A Sticky Situation: The Perils of Sticky Notes

The convenience of the sticky note cannot be beat… the variety of sizes and colours allows us to organize and place our notes and thoughts exactly where we want them. They are used in offices, homes, schools—I only wish I held the patent!

There are strong arguments, however, against their use in libraries and archives. Between 1988 and 1989, when conservation scientists at the U.S. National Archives and Records Administration first tested sticky notes, they found that an adhesive residue remains on the surface of the paper that comes into contact with the note (even if the note is placed and removed immediately), that the adhesive can remove electrostatic images (that is, printing ink), and that the dye in the note can run if exposed to water. A more recent repeat of the testing confirmed these findings, showing that most of the note adhesives will stain over time.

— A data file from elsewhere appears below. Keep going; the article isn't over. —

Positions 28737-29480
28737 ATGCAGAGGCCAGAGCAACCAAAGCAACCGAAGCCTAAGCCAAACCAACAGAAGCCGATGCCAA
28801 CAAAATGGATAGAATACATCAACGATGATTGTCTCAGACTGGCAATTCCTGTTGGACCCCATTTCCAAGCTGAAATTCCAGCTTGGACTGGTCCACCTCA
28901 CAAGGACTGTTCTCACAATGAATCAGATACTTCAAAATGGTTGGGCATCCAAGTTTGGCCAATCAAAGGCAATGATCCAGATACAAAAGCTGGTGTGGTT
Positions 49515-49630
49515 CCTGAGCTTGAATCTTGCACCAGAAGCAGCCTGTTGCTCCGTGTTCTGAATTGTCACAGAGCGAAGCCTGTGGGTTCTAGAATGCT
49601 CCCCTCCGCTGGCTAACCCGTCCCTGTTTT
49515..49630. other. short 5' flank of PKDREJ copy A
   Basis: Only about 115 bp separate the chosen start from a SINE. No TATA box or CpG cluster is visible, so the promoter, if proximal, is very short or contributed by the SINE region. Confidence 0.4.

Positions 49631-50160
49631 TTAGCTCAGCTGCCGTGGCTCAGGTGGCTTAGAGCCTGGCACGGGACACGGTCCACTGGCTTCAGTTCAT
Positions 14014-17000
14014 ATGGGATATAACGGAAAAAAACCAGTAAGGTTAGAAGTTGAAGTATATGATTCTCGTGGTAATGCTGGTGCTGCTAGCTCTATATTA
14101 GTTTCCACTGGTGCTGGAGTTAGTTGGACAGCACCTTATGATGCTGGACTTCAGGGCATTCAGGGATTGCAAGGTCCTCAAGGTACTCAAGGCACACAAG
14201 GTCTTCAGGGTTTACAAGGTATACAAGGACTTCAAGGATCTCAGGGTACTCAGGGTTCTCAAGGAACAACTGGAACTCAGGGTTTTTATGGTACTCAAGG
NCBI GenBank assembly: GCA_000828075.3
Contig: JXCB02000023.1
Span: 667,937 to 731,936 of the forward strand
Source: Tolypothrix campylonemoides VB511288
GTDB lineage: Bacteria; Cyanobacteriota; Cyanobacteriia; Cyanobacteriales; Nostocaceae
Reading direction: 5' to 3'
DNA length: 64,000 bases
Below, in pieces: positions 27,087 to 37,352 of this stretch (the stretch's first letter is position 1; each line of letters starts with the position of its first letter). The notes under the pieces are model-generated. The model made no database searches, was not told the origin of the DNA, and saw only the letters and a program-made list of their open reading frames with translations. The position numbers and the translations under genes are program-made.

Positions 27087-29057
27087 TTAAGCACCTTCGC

The following images show the results of a highly unscientific test conducted at Library and Archives Canada. Although the results are startling, they are not surprising.

1. This is a good book—I will need to reference this chapter later…

A sticky note showing colour fading from the sun

A sticky note showing colour fading from the sun

2. “Goodness, I’ve heard about what light can do to colours. That really faded in a short time.”

A sticky note is used as a bookmark

A sticky note is used as a bookmark

3. “Uh oh… I was not expecting THAT… this didn’t even get wet.”

Evidence of glue residue on a page after a sticky note is removed

Evidence of glue residue on a page after a sticky note is removed

So, that’s why sticky notes are not approved for use with collection materials, not even for temporary use!

Remember, please keep sticky notes away from collection materials, and continue to contribute to the long-term preservation of Canada’s documentary heritage.